Drawing The Line Against Misconduct: Theodore "Teddy" Roosevelt (1858-1919) twenty-sixth President of the USA and champion of the progressive regulation of America's over-mighty corporations and their "robber baron" proprietors. The Labour-Green plan for regulating the New Zealand energy market falls squarely within the Rooseveltian tradition.
IN ITS BROADEST SENSE, socialism is about putting society’s needs ahead of the market’s choices. Indeed, socialism comes into being only when it makes more sense to be a voter than a customer: a citizen than a consumer. In this sense, at least, the Chief Executive of Mighty River Power, Doug Heffernan, is right: the Labour-Green policy package, Energising New Zealand, is “a socialist consumer model”.
But, the economic commentator, Bernard Hickey, is also right when he says:
“In the world of corporate and government relations there’s a vague concept referred to as a ‘licence to operate’. It means that large companies or departments know there’s only so far you can push the public and politicians before they react by, in effect, removing that licence to operate and regulating profits lower.”
That point has been reached many times before in history, and the result has always been the same: the large companies and departments lose.
The period of American history spanning 1890 to 1910 was known as the “Gilded Age”. The fruits of America’s break-neck industrialisation had been captured by an infinitesimally small percentage of the population. These “robber barons”, as they came to be called, flaunted their unprecedented wealth by constructing mansions and castles modelled on those of the European aristocracy. Names like Vanderbilt, Rockefeller, Morgan and Carnegie became synonymous not only with great fortunes, but with great power.
Too much power.
Curbing the power of the robber barons of the Gilded Age was the mission of the US political movement known as “Progressivism”. It’s most effective advocate was President Theodore Roosevelt. His summation of the Progressive Movement’s attitude to the great American corporations provides a useful, and eloquent, definition of the licence of operate:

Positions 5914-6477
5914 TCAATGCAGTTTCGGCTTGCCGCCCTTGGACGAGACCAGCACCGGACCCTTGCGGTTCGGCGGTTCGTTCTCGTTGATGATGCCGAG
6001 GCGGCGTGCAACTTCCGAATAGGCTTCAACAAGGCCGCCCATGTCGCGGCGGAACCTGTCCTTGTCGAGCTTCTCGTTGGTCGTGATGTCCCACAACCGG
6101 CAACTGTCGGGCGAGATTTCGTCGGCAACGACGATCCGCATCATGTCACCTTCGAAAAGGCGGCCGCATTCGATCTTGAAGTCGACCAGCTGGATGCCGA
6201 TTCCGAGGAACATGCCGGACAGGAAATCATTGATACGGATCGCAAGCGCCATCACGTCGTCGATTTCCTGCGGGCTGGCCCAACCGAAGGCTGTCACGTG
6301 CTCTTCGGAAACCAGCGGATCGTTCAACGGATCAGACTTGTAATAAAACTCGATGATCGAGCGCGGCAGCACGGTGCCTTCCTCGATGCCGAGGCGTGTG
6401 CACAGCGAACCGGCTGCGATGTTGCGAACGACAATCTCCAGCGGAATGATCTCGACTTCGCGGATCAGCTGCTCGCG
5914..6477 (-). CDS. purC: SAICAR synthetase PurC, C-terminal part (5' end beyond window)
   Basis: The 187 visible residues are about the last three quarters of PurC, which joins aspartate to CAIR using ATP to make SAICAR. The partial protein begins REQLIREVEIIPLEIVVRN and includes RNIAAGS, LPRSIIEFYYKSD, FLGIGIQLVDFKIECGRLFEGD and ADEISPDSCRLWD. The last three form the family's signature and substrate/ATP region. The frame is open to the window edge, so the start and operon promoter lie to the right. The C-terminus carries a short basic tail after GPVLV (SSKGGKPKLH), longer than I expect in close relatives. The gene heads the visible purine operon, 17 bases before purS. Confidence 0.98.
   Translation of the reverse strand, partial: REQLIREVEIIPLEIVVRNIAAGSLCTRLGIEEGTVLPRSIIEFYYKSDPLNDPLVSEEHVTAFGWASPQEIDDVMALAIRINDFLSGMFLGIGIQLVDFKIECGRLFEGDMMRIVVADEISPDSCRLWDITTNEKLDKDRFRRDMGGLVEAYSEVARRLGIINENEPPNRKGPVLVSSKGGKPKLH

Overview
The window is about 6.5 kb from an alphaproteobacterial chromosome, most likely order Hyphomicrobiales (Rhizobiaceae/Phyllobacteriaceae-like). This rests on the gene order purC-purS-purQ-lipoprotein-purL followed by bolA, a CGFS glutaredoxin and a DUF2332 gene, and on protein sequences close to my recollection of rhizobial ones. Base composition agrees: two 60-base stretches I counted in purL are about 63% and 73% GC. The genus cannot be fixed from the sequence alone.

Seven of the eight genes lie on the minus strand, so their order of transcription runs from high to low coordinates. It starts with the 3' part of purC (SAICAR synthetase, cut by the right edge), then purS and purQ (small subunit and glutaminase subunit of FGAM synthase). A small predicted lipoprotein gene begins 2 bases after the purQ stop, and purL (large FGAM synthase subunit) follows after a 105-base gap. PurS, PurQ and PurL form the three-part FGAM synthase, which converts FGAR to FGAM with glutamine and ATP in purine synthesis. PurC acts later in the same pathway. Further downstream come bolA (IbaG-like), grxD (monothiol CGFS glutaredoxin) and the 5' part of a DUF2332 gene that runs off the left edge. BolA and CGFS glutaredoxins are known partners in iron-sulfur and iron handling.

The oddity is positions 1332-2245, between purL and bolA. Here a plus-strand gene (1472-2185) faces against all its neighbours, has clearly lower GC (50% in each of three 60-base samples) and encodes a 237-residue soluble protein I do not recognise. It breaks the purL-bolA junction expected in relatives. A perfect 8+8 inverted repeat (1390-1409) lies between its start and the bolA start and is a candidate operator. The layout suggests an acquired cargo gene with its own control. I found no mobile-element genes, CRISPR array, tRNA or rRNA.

“Our aim is not to do away with corporations; on the contrary, these big aggregations are an inevitable development of modern industrialism, and the effort to destroy them would be futile unless accomplished in ways that would work the utmost mischief to the entire body politic. We can do nothing of good in the way of regulating and supervising these corporations until we fix clearly in our minds that we are not attacking the corporations, but endeavouring to do away with any evil in them. We are not hostile to them; we are merely determined that they shall be so handled as to subserve the public good. We draw the line against misconduct, not against wealth.”
“[S]o handled as to subserve the public good.” It’s a line Labour and the Greens would do well to borrow and develop. Because the opposite of “subserve” is “subvert” – and to demonstrate the meaning of subversion in relation to electricity pricing, they need only describe what happened in California when its energy needs were left to the tender mercies of an over-mighty US corporation called Enron.
Enron was revealed to be a corporation in which “misconduct” bordering on “evil” was the surest route to promotion and profit. Inevitably, the people of the United States (and of California especially) “drew the line” and Enron’s licence to operate was withdrawn.
The system of electricity pricing operating in California today is strikingly similar to the system being proposed by Labour and the Greens.
There’s a very good reason for emulating the Californians. Our energy companies may not be as red in tooth and claw as Enron, but the quantum of “super-profits” which they have extracted from the long-suffering New Zealand consumer is truly staggering.
Research undertaken for the NZ Commerce Commission by American energy expert, Professor Frank Wolak, and published in 2009, concluded that “over a period of some six and a half years the generators have exercised their substantial market power to earn market rents estimated conservatively to be $4.3 billion.”
As trade union leader, Matt McCarten, put it: “That’s $1000 profit for every man, woman and child.”
Clearly, New Zealanders have lost themselves a great deal of money by submitting docilely to the roles of consumer and customer. Voices crying in the wilderness – most particularly those belonging to long-time energy campaigners Molly Mellish and Geoff Bertram – have been telling us for years to wake up and realise how much it’s been costing us to smell the coffee.
To the undoubted relief of Molly and Geoff, Labour and Green policy-makers have finally begun to listen and now we, the consumers and customers of wildly over-priced electricity, are being invited to put aside those passive identities and become, instead, active citizens and voters.
In 2014 the Opposition parties have invited the New Zealand electorate to revoke Mighty River Power’s, Genesis Energy’s, Meridian Energy’s and Contact Energy’s licence to operate as unfettered super-profiteers. As citizens and voters we’ll finally be empowered to follow Teddy Roosevelt’s advice: drawing a line against our energy generators’ social misconduct and subserving them to the public good.
This essay was originally published in The Press of Tuesday, 23 April 2013.